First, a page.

11 Synthesis of 20 Amino Acids Bacteria: using carbon source and ammonium ions in water to synthesize 20 amino acids Plants: using nitrogen compounds and carbohydrates to make amino acids Animals: using sugars and ammonia to make amino acids Essential amino acids: amino acids that humans cannot synthesize, e 8 amino acids, 6 of them are hdophobi hydrophobic (large hydrocarbon side chains valine, leucine, and isoleucine; aromatic side chains phenylalanine and tryptophan; sulfur- containing methionine), 2 of them are hydrophilic (threonine and lysine) Essential amino acids can be obtained from diet, such as meat, fish, milk, and eggs. (Plant sources only contain a partial set of essential amino acids, such as beans (isoleucine and lysine).)

12 The Genetic Code mrna consists of a linear sequence of such 3-letter words called codons 4 3 =64 distinct codons Protein-coding genes all begin with a START codon and terminate with a STOP codon. START codon is methionine i (M) Arginine (R), leucine (L), and serine (S) are represented by 6 codons. Synonymous y Methionine i (M) and tryptophan (W) are represented by signal codons each. First 2 letters in a codon are primary determinants of AA identity GU- (valine), GG- (glycine) UorCas2 nd nucleotide Hydrophobic GU and GC 3 rd nucleotide is U or C Same amino acid CAU and CAC (Histidine)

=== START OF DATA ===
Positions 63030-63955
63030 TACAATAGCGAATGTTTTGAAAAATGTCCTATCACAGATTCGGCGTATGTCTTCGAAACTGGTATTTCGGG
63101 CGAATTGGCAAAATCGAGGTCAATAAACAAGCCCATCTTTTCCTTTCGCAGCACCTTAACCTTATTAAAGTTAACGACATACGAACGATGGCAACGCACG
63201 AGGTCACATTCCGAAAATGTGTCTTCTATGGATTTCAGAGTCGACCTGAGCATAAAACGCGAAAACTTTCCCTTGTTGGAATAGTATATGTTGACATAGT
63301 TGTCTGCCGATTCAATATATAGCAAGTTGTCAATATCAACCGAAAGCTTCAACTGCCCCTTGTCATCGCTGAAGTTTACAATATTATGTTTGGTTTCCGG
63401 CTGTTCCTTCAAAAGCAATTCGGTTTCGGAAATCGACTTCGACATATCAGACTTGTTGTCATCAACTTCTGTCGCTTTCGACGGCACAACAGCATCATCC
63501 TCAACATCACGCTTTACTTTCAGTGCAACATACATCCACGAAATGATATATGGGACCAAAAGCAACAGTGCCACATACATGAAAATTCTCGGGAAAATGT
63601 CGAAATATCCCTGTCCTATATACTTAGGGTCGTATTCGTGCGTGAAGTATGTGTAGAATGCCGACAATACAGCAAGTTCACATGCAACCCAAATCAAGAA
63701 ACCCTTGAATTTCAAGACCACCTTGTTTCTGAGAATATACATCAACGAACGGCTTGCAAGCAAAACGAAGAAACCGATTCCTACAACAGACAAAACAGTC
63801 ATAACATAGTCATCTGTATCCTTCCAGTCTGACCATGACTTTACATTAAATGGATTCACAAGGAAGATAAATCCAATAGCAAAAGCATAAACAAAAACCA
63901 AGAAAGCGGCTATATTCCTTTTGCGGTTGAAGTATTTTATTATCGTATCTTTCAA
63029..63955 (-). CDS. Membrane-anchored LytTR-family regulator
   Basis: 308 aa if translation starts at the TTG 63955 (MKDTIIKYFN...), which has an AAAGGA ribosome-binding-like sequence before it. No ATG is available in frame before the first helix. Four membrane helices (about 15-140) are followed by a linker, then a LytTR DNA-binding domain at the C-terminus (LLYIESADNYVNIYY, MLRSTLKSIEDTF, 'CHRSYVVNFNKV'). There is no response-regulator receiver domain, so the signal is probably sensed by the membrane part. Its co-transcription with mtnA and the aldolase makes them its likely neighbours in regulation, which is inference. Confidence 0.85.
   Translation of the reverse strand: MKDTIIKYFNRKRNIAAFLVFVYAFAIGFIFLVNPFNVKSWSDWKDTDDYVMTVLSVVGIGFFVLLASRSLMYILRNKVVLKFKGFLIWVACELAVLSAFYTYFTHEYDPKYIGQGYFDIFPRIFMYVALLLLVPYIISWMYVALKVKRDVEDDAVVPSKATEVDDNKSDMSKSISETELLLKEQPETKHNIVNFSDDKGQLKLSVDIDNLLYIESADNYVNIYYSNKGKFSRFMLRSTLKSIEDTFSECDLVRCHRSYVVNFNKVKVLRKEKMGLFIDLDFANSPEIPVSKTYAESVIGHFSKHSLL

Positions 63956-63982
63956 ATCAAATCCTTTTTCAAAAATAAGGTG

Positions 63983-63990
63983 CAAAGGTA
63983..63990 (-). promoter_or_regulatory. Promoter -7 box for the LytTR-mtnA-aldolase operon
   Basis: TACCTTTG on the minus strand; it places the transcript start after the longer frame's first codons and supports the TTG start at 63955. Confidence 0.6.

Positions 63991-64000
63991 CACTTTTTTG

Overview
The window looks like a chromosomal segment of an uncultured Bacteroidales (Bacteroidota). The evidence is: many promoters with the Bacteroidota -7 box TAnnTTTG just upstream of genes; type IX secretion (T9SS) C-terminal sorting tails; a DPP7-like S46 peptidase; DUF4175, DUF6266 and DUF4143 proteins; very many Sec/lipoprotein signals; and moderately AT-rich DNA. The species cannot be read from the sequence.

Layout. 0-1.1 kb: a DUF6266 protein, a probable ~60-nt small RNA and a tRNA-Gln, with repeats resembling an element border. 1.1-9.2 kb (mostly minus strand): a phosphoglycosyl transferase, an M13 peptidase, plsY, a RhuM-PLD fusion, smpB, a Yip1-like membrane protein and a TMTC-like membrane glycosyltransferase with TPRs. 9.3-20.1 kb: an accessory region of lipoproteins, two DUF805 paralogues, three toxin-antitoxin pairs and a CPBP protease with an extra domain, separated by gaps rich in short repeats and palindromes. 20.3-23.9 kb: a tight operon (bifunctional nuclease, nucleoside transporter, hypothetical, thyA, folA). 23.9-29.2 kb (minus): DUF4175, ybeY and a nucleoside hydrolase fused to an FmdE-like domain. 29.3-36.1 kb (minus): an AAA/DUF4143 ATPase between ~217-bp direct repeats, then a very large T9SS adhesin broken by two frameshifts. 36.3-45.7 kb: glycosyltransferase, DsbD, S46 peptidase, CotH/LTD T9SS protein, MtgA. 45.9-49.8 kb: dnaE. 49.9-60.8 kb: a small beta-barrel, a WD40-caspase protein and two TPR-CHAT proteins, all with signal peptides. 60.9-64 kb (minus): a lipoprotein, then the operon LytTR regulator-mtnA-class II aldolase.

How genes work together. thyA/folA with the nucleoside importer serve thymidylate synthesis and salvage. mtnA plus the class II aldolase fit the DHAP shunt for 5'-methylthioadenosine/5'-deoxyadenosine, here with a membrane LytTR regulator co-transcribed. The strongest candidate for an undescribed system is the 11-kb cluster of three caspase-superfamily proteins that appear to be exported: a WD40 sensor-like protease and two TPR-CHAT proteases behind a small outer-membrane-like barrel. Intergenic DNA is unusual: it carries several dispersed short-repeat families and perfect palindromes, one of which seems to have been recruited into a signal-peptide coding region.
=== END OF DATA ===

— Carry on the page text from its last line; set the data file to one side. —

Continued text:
13 Protein-Coding Gene DNA sequence representing the beginning segment of a protein-coding gene: The complement mrna sequence: mrna codons: AUG, AAC, GUU, and UAC MNVY

14 Sickle-Cell Mutation in Hemoglobin Sequence Hemoglobin molecules exist as single, isolated units in RBC, whether oxygen bound or not, RBCs maintain basic disc shape, whether transporting oxygen or not Oxy-hemoglobin is isolated, but de-oxyhemoglobin sticks together in polymers, distorting RBC Some cells take on sickle shape

15 Protein Function Proteins are key players in our living systems. Not every protein contains all of the 20 AA types. All proteins have an AA containing sulfur Each protein folds into a unique three-dimensional structure defined by its amino acid sequence. Protein structure t has a hierarchical nature. Protein structure is closely related to its function. Protein structure prediction is a grand challenge of computational biology. Manipulation of protein sequence through changes in amino-acid sequence is a tool in modern drug design. Protein structure usually described in terms of an organizational hierarchy: Primary structure: amino-acid sequence Secondary structure: spatial arrangement of amino acids that are near one another in the linear sequence Tertiary structure: spatial arrangement of amino acids, dividing line between secondary and tertiary structure is not precise Quaternary structure: more than one polypeptide chain exhibit an additional structure